Karl Marx's view towards war was that it was an essential aspect of the Communist revolution. In the Communist Manifesto (1848) he laid out the steps that would lead towards this revolution. The first step was that an inevitable "class struggle" would occur between workers and capitalists. This would…… [Read More]

Works Cited

Darwin, Charles. The descent of man and selection in relation to sex. 1882. Retrieved April 16, 2005 from British Library Online at: http://pages.britishlibrary.net/charles.darwin2/texts.html

Grassie, William. "The fateful question in Freud's Civilization and its discontents." 2000. Retrieved April 16, 2005 from Temple University's Intellectual Heritage Website at:

http://isc.temple.edu/ih/IH52/Revolutions/Freud/FreudSet.htm

Zelnick, Stephen. "An introduction to the Communist Manifesto." N.d. Retrieved April 16, 2005 from Temple University's Intellectual Heritage Website at:
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War for Cuban Conquest in 1883 Frederick

Words: 580 Length: 2 Pages Document Type: Essay Paper #: 5908363

War for uban onquest

In 1883, Frederick Jackson Turner gave a speech to the World's olumbian Exposition, introducing what is now known as the "Turner thesis" of American history. This thesis says "continental expansion...was the driving, dynamic factor of American progress. Without [it] America's political and social institutions would stagnate. If one adhered to this way of thinking, America must expand or die." (Musicant) It was an odd moment to being saying such things, and a prophetic one, for America has, perhaps unbeknownst to him, just run out of frontier to conquer. Further expansion had to be overseas. Of course, "overseas" was already conquered, had its own government, and its own citizens. Thus a war of conquest rose on the horizon for America. The perfect opportunity to conquer arose during what was politely called the Spanish-American war, in which America stepped in to help out a struggling band of revolutionaries…… [Read More]

Cuba became increasingly caught up in trade with the United States, "Sugar estates and mining interests passed from Spanish and Cuban to U.S. hand... Cuban sugar producers were more and more at the mercy of the U.S. refiners" (Hernandez) This economic unity no doubt helped provoke America's eventual conquest. In the meantime, revolutionary spirit continued undimmed by the end of the Ten Years' War, building its foundation of support and respect among the people. "It was a multiracial and multiclass movement...Its leaders were no longer members of the creole elite, but men of modest social origin." (Hernandez) This was a true revolution of the people now, and its prospects for success seemed to grow daily under the leadership of Jose Mart', a middle class poet, journalist, philosopher, and dreamer. In 1895, following a Spain-induced loss of trade with America, and further evidence of Spanish despotism, the revolution began.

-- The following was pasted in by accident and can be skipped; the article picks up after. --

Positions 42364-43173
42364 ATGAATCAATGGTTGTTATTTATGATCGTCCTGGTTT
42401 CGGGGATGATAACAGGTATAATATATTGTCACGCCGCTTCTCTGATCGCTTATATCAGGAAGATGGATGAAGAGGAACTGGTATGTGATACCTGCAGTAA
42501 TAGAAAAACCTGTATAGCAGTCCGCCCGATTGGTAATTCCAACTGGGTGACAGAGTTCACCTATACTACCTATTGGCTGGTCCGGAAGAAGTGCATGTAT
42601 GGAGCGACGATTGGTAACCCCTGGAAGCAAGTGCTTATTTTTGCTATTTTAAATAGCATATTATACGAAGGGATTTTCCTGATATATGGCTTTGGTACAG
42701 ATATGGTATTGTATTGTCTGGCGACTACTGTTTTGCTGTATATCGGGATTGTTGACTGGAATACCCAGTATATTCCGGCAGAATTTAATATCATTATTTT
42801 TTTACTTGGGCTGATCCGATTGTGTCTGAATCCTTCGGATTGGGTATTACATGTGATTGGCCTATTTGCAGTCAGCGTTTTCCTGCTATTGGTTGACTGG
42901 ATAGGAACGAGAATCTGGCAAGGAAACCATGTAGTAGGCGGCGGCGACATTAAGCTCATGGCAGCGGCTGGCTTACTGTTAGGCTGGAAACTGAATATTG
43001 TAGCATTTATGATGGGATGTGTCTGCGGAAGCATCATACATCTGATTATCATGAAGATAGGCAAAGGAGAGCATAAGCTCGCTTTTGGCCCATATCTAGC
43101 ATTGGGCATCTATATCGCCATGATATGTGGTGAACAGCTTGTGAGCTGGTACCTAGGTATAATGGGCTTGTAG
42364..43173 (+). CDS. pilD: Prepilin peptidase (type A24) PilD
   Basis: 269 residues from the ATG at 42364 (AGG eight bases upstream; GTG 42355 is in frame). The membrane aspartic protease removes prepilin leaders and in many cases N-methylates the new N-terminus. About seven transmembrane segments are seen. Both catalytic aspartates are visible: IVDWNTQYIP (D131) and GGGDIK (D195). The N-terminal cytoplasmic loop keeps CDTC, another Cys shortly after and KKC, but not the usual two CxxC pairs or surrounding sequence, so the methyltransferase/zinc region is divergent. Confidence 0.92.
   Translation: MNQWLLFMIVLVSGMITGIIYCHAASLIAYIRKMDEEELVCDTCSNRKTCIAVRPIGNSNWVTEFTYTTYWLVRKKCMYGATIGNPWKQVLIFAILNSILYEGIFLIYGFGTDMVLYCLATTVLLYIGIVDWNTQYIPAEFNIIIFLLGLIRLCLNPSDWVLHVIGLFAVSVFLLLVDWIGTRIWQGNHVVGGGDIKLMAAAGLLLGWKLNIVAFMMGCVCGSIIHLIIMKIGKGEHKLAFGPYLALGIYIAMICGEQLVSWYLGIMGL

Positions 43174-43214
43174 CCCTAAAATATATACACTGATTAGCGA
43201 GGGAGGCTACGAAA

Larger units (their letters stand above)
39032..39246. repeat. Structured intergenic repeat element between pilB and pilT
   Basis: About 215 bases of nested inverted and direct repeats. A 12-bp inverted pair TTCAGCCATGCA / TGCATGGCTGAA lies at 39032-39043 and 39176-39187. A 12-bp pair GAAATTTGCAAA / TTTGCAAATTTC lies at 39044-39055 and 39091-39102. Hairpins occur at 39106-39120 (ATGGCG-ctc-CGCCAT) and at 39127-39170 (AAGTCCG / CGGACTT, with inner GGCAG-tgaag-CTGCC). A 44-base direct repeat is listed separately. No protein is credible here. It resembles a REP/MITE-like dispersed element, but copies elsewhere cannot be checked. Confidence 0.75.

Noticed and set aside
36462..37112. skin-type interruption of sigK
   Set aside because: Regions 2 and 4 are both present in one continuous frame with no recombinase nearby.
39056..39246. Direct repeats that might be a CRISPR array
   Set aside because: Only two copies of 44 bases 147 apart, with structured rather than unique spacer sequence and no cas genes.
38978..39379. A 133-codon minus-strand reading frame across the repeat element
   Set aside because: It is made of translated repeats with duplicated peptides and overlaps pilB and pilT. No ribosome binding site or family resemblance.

The revolution seemed successful at first; then Spain sent the best of its worst men.

General Valeriano Weyler, with his reinforcements, began a war of deprivation, forcing peasants into concentration camps where lack of food, sanitation, and water killed thousands upon thousands of them. The revolution continued in the hills and
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War Politics Conflicts and Society

Words: 634 Length: 2 Pages Document Type: Essay Paper #: 36353147

This makes sense, and has happened in other wars, such as the Civil War. Here, it seems like it was more prevalent because of the nature of the war, and the close proximity of the trenches. The men understood they were more than killing machines, and reached out to the men close to them. The author states, "In various place they fraternized, even playing soccer, singing, and talking together" (Kolko 134). This indicates the men recognized each other as human beings first - trapped in a war not of their making. It also shows that the men were larger than what they were fighting, and larger than the countries that created the war. They could see the humanity of the "enemy," and understand they were simply men caught up in an impossible situation. This is interesting, since the text notes that so many of the soldiers were peasants, who many…… [Read More]

References

Kolko, Gabriel. Century of War: Politics, Conflicts, and Society Since 1914. New York: The New Press, 1999.
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Revolutionary Comparison The English America

Words: 700 Length: 2 Pages Document Type: Essay Paper #: 14770744

Unlike the English Revolution, the American Revolution was also bloody, not relatively peaceful, and created a new government, rather than sustained and substantially reformed an old one. But it was more desired and waged 'by the people,' rather than by the ruling classes, unlike the British. In this sense, the American Revolution was seen as a greater victory for the Enlightenment. Just as the Bloodless Revolution did make the English system more balanced in terms of monarchial authority and allowed the predominantly Protestant will of the English people to be respected, the American Revolution even more radically upheld notions of national self-definition, individual rights, and the right for a people to exercise self- determination over their futures. The philosopher John Locke believed that a sovereign abdicated his or her right of rule when he or she acted in a tyrannical fashion and deprived citizens of fundamental rights to life, liberty,…… [Read More]